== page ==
Comedians will tell you that timing can make or break an act. The arrival of the Stinger, just as the lights were turned off on the local production of certain well-loved Aussie legends, is testament to Kia’s impeccable timing.
The Stinger is no laughing matter though, the rear-wheel-drive performance car that doubles as family chariot. It is not only the fastest production Kia, it may also mark the end of the badge snobbery that tends to follow in Kia’s stead no matter the talents the South Korean manufacturer displays.
We were delighted to have the company of the V6 Stinger Si for the week. It not only turned heads but made for a truly enjoyable experience.
With its sleek profile, arresting headlight stack and funky vents that are both stylistic and functional, the Stinger is hard to ignore. It has a touch of the Audi A7 Sportsback about it too but more in a nod to style than creepy imitation. The signature Kia grille smiles pleasantly back at you but seems to give off a more determined edge than it does in the SUVs for instance.
Effort has made in the cabin to create a comfortable contemporary space that does lack for premium touches.
We liked the harmony of the centre stack where buttons are used effectively to complement touchscreen functionality. The dials for the climate control and audio systems lie below the 8.0-inch colour infotainment screen and are so much more effective than trying to navigate the screen each time you want to change them. Drinkholders are on the smallish side as the door bins, but probably not such that they will annoy.
The electrically-adjustable leather seats are set low in the cabin and are supportive and comfortable offering a slightly sporty feel. The sloping roof of the Stinger impedes headroom for very tall back seat passengers but there is plenty of space to stretch out the legs.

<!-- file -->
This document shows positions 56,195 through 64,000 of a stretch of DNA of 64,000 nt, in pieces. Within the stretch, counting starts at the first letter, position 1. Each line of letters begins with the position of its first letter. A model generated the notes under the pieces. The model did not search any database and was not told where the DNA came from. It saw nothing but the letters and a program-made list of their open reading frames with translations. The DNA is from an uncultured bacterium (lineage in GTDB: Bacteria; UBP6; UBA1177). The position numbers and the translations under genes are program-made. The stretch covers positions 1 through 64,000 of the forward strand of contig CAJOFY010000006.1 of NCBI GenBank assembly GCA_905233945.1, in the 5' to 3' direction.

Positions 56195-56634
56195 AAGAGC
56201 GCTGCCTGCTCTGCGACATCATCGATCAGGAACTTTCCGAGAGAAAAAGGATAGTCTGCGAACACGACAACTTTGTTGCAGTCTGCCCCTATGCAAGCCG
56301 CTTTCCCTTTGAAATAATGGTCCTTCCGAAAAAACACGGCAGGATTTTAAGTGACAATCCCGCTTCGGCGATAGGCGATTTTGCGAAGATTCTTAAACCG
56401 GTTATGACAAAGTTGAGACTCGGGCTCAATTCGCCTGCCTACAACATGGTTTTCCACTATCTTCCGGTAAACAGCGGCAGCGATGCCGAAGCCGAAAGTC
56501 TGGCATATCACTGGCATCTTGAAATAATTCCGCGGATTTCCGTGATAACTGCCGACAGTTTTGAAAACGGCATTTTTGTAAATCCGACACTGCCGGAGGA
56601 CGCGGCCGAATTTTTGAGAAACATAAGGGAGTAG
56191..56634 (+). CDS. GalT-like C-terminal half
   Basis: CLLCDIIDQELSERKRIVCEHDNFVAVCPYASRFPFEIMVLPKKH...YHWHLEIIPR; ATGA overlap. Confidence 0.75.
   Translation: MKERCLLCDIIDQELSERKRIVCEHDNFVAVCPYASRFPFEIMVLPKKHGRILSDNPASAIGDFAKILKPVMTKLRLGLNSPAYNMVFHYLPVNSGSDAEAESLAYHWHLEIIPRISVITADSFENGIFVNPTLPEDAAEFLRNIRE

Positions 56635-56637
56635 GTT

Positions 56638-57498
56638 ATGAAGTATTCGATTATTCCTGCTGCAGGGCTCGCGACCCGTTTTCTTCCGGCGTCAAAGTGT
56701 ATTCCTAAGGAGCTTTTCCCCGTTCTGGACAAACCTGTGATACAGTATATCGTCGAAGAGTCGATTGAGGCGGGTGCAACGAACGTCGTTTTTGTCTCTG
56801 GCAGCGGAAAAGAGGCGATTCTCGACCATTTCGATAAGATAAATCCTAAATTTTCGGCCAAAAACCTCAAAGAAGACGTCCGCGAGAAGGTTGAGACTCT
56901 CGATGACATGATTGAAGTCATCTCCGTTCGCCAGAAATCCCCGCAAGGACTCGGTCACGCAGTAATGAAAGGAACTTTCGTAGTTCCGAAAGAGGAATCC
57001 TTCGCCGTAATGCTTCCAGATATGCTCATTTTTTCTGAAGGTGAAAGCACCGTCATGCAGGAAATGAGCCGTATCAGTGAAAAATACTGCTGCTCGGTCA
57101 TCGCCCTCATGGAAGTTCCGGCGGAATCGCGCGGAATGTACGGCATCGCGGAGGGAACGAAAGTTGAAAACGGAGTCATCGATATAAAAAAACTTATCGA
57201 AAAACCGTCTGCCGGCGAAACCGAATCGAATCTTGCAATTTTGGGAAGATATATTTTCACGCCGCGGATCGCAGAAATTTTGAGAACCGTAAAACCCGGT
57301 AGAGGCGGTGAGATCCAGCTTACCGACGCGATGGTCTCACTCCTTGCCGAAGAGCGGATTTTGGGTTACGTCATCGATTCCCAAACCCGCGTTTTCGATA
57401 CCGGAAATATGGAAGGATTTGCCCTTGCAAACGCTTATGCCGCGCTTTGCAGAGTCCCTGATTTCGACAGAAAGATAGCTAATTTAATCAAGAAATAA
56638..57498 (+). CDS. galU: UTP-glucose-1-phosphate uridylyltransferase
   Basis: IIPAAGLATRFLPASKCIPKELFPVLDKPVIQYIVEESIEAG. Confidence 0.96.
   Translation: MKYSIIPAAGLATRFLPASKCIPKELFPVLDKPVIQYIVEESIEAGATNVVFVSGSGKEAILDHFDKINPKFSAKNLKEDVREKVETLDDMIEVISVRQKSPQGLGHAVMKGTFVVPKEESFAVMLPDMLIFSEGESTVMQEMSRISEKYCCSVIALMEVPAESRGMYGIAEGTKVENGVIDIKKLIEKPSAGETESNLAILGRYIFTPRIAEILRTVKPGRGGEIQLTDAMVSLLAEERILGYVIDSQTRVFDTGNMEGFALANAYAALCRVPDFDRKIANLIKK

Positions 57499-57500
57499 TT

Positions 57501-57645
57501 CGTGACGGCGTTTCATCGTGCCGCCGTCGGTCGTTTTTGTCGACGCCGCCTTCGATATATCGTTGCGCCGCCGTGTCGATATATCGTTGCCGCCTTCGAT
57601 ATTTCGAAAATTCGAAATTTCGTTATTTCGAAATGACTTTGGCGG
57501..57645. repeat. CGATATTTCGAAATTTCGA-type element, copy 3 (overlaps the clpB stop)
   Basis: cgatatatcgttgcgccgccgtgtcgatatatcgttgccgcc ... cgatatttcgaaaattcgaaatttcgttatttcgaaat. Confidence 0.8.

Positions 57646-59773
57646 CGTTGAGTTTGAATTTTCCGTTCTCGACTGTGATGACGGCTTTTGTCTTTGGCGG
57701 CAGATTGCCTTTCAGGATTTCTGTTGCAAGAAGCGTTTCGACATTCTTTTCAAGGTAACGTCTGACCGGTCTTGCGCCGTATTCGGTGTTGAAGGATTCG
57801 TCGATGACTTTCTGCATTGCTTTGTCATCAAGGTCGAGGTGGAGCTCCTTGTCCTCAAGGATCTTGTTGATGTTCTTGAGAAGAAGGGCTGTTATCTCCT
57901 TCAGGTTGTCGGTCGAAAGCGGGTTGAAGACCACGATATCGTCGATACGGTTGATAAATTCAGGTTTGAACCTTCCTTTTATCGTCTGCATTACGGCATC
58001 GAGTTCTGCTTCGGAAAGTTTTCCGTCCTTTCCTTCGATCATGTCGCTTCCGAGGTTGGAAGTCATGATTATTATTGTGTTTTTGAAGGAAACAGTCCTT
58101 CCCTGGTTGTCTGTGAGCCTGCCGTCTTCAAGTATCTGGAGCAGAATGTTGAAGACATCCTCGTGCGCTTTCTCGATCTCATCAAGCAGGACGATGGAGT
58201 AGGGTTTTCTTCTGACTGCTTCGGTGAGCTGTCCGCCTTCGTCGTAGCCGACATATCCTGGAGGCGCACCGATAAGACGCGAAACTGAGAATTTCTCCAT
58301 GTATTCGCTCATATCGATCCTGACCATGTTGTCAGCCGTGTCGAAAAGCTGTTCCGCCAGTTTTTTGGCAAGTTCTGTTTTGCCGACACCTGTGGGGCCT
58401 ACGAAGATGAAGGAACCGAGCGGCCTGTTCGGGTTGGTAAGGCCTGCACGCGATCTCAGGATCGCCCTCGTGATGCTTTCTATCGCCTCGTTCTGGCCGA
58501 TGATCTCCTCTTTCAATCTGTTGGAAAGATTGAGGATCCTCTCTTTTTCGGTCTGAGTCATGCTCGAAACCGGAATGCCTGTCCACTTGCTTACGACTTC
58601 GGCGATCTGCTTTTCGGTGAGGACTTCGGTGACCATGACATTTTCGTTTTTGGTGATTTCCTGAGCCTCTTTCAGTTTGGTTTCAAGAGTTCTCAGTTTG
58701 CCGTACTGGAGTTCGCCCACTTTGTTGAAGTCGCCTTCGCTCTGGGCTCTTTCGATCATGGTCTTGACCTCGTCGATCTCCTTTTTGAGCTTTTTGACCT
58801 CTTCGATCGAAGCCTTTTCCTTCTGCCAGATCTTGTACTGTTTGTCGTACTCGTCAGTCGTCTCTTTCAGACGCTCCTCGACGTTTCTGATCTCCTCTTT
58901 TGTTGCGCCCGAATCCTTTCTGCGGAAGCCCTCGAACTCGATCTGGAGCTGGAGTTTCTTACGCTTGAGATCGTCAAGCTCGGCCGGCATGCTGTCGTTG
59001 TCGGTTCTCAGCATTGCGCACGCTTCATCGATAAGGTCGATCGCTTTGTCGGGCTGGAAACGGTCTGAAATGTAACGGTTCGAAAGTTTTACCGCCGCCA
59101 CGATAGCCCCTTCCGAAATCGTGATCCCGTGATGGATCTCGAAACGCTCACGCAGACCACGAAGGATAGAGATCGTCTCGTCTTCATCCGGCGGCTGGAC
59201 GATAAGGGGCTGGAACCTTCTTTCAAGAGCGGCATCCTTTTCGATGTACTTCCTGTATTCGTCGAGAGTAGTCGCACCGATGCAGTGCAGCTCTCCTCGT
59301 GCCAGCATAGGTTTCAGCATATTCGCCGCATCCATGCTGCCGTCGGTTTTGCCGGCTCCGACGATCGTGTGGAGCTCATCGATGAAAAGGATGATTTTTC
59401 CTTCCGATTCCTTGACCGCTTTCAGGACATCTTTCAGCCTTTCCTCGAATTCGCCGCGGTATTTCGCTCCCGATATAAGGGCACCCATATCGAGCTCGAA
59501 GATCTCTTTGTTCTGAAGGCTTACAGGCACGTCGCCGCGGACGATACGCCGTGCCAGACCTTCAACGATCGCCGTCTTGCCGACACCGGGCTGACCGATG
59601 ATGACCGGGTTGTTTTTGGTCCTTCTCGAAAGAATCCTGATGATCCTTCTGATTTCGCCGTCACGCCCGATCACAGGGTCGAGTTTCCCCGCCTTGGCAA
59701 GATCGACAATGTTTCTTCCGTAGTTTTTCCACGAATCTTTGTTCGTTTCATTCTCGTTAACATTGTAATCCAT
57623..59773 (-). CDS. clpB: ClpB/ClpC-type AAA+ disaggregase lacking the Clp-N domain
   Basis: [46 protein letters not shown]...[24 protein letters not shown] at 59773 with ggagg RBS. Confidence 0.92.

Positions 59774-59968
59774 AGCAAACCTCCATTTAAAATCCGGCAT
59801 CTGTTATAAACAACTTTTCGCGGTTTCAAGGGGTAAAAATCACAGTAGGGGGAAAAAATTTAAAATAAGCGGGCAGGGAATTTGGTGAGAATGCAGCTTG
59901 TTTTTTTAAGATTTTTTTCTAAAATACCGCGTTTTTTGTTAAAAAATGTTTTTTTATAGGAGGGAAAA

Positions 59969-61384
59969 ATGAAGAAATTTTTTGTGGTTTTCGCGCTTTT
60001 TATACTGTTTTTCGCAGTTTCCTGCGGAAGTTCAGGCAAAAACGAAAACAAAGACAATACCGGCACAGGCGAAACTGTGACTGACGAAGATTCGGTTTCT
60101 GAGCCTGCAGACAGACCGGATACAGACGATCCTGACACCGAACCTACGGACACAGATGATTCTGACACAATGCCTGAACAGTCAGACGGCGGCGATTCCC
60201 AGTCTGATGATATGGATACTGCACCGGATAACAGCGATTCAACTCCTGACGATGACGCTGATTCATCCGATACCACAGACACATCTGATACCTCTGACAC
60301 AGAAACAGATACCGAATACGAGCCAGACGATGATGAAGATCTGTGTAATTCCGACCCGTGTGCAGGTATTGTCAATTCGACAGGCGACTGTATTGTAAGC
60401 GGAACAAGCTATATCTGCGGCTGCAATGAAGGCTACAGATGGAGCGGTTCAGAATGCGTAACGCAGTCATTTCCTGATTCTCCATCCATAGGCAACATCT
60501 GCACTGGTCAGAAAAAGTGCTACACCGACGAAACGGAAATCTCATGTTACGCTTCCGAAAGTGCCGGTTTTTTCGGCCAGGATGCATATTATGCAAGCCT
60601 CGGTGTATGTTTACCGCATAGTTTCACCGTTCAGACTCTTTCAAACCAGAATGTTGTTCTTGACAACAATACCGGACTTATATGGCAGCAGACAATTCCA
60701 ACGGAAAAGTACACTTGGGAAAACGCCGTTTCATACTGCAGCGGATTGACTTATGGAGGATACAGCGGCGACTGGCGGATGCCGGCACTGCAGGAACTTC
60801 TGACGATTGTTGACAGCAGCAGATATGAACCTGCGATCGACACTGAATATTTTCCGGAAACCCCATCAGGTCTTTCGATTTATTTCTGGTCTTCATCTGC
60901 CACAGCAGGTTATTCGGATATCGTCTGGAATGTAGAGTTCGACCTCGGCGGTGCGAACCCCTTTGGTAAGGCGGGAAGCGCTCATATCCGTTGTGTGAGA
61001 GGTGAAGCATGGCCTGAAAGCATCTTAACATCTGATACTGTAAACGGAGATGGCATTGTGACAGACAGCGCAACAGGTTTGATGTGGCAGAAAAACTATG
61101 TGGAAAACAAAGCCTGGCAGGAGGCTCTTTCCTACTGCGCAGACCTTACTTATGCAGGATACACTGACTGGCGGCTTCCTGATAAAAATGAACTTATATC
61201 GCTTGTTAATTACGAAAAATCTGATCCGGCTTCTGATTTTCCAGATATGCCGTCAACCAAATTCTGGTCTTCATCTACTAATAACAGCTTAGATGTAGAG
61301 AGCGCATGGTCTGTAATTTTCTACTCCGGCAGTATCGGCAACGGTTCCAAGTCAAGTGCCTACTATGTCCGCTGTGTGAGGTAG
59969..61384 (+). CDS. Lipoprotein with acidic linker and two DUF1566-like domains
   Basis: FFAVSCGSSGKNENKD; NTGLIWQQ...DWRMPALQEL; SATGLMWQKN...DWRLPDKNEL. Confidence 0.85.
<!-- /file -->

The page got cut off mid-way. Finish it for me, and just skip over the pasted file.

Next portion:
The kids had no problem settling in and loved the controllable air vents and storage in the pull-down middle seat compartment. There are two IsoFix fixings but fitting the top tether of the car seat can take a bit of manoeuvring.
Marketing promises that this hatch offers the practicality of a wagon is tainted a touch by a boot which is smaller than you would expect – a real disadvantage of rear drive cars. The boot is long and wide enough to deal with the schoolbags and the weekly shop but the lack of depth puts paid to carrying bulkier items.
There are no hooks or pockets either to stop things from sliding around.
All Stingers come with Apple CarPlay and Android Auto as well as satellite navigation with 10-year SUNA map updates. The 8.0-inch colour touchscreen also presents the view of the reverse camera with good picture quality and on-trend graphics. The system itself is simple enough to navigate through touch and works well with the dials and buttons for climate and volume control.
ENGINES / TRANSMISSIONS
There is no lusty V8 in this Stinger range but Australians have shown that we are not averse to a twin-turbo V6. It is the latter that lies at the heart of this Stinger Si with the 3.3-litre unit producing a healthy 272kW of power, and 510Nm of torque with a wide 1300 – 4500rpm band.
A smooth eight-speed auto transmission drives the rear wheels and for the most part performs to the car’s advantage.